What about education: are young finance graduates well prepared for real-life jobs?
Kristoff Temmerman: ‘What we see is that young graduates, in general, know little or nothing about IT systems, SAP, automation, artificial intelligence, etc. They don’t know how to use certain standard apps to increase their productivity. There’s a clear lack of knowledge about new technologies, including the new business models that are being built on this technology. It takes a well-balanced training and mentoring program from our side to teach them how to cope with this. Plus: many people want to become a controller or financial analyst and they know the theory but definitely lack the skills and competencies that are required to perform these jobs. Our university and college curricula could use an update in those domains.’
Could automation be of assistance in tackling labor shortage, with software robots or automation in general supporting?
Kristoff Temmerman: ‘Absolutely. We do not have to be afraid of technology. Nevertheless, many of our people are deployed on projects to help companies automate basic tasks in AP and AR. That is still a major pain point because there's information that has to be exchanged between companies and in different formats (post, email), plus: exceptions are exceptionally abundant. Everybody talks about automation, but there is still a long way to go. Technology has evolved, for sure, but to be honest: I see little evolution between my first SAP implementation at the end of the 1990s and today’s automation. Our T&S consultants mainly support the process and create added value by sharing insights and suggest optimizations and improvements along the way.’
With the Federgon Project Sourcing Commission, we try to determine what kind of profiles our customers will be needing in the near futureKristoff Temmerman
You are the president of the Project Sourcing Commission at Federgon, the federation of private labor market mediators and HR service providers. What role is there to play for your Commision?
Kristoff Temmerman: ‘As a membership organization of labor market mediators, Federgon has ten commissions that cover several labor market and HR domains, such as Interim Management, Outplacement, HR Tech, Recruitment and Selection, Career Coaching, etc. When I joined six years ago to become a member of the Commission, we discussed and developed the Project Sourcing quality label that covers legal dimensions of Project sourcing, the deontological code, contract quality, and the likes. As a federation, Federgon wants to have an impact on political decision-making, but public employment organizations like VDAB or Forem also look at Federgon for input and advice.
‘We are now refocusing on the importance of our sector in the Belgian labor market. Though many things have been organized well, we try to emphasize that our sector creates real added value in that market. It’s the Federgon members who invest in young professionals or people who want to make a career move by training, developing and mentoring them. We also look ahead, trying to determine what kind of profiles our customers will be needing in the near future. We hire those people, even though there is a risk we can’t employ them right away.
‘With the Project Sourcing commission, we are now working on a white paper that analyzes the role of project sourcing in Belgium’s labor market transition. One of Federgon’s major themes for the 2020-2030 period is the transitions that are needed to take the Belgian labor market towards an 80 percent employment rate.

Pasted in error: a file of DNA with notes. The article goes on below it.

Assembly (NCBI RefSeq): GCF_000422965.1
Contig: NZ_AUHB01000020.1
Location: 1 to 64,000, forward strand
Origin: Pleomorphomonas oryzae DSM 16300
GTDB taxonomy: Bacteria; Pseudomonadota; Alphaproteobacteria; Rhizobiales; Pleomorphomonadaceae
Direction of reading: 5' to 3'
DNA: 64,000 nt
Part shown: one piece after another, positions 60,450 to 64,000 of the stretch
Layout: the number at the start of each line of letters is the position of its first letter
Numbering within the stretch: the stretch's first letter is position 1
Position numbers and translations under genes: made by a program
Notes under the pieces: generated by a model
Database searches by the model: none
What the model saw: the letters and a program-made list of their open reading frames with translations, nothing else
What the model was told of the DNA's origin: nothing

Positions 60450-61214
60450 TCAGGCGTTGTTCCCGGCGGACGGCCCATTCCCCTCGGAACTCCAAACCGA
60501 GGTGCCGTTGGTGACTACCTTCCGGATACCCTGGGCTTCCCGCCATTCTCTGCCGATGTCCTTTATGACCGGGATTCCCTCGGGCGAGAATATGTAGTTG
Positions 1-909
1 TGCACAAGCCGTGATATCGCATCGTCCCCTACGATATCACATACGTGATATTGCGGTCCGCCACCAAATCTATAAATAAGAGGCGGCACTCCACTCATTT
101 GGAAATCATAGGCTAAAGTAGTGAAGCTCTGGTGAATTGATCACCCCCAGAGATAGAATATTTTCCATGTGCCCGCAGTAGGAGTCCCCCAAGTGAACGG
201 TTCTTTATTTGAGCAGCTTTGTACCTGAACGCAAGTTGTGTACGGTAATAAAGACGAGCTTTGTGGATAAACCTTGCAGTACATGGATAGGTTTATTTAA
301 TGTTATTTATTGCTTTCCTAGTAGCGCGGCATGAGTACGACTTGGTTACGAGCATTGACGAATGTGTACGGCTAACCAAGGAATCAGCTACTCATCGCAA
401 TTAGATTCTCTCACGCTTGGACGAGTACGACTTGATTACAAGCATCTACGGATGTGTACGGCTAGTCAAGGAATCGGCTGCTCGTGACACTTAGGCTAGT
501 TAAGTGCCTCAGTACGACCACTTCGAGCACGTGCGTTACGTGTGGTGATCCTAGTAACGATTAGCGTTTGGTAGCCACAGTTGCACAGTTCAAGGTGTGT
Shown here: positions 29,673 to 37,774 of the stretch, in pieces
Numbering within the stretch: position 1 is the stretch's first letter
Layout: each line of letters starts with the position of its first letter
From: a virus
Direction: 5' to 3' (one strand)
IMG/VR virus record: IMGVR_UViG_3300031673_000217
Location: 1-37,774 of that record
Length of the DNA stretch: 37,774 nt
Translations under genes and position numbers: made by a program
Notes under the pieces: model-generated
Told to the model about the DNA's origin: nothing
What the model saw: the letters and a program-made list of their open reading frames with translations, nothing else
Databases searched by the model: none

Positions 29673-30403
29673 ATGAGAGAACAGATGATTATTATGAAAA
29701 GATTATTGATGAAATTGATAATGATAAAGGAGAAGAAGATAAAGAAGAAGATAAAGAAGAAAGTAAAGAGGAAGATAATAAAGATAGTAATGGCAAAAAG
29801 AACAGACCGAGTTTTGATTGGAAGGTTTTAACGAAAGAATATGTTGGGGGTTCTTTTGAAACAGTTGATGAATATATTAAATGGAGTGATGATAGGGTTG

People remaining in their comfort zone can make team complementarity into a pitfall for the individual'Kristoff Temmerman
One of your prime concerns is team optimization. How can organizations build complementary teams?
Kristoff Temmerman: ‘First of all, you should allow complementarity to grow spontaneously. If you want to build a complementary team, you need people to collaborate. That is the responsibility of the team leader as well as of the team itself. I myself prefer that team members seek out their complementarity. Together, they should define goals and ambitions, see which skills, competencies and capabilities are needed to achieve those goals, and from there define team roles.
‘For the team to be successful, however, it is crucial to ensure that people continue to pick up their roles and responsibilities. Complementarity does not mean that every team member has a specific function. It means that the different roles you take on are supplemented and completed by your colleagues.
‘The focus should be on important questions like: ‘How do you stay agile in your career?’,’ How do you create agile teams?’ and ‘How to deal with lifelong learning?’. That can even make team complementarity into a pitfall for the individual. If team members remain in their comfort zone only performing tasks they are good at, they might be compromising their own development.
‘People should get the freedom to perform new tasks they never thought they would find interesting. If the result is positive, they are given the space to develop these skills and competencies. All the while, it is important to set boundaries. And, naturally, if you talk about complementarity in Finance, you must make sure that compliance, financial analysis, business support, processes, and systems are taken care of. For managers, these are the basic areas to have covered by your team. To make sure that you have all those areas covered, it is important to have competencies objectified by an assessment or scan, for instance.'
What should be on the top of a CFO’s list these days?
Kristoff Temmerman: ‘Working capital management. Cash is still king. Next to that: make sure your team is agile and mentally flexible, not only to face today’s crisis but also for future developments. Create an environment that your people and future employees find attractive. That should be an absolute priority. The days of 9 to 5 in an office environment are definitely over.’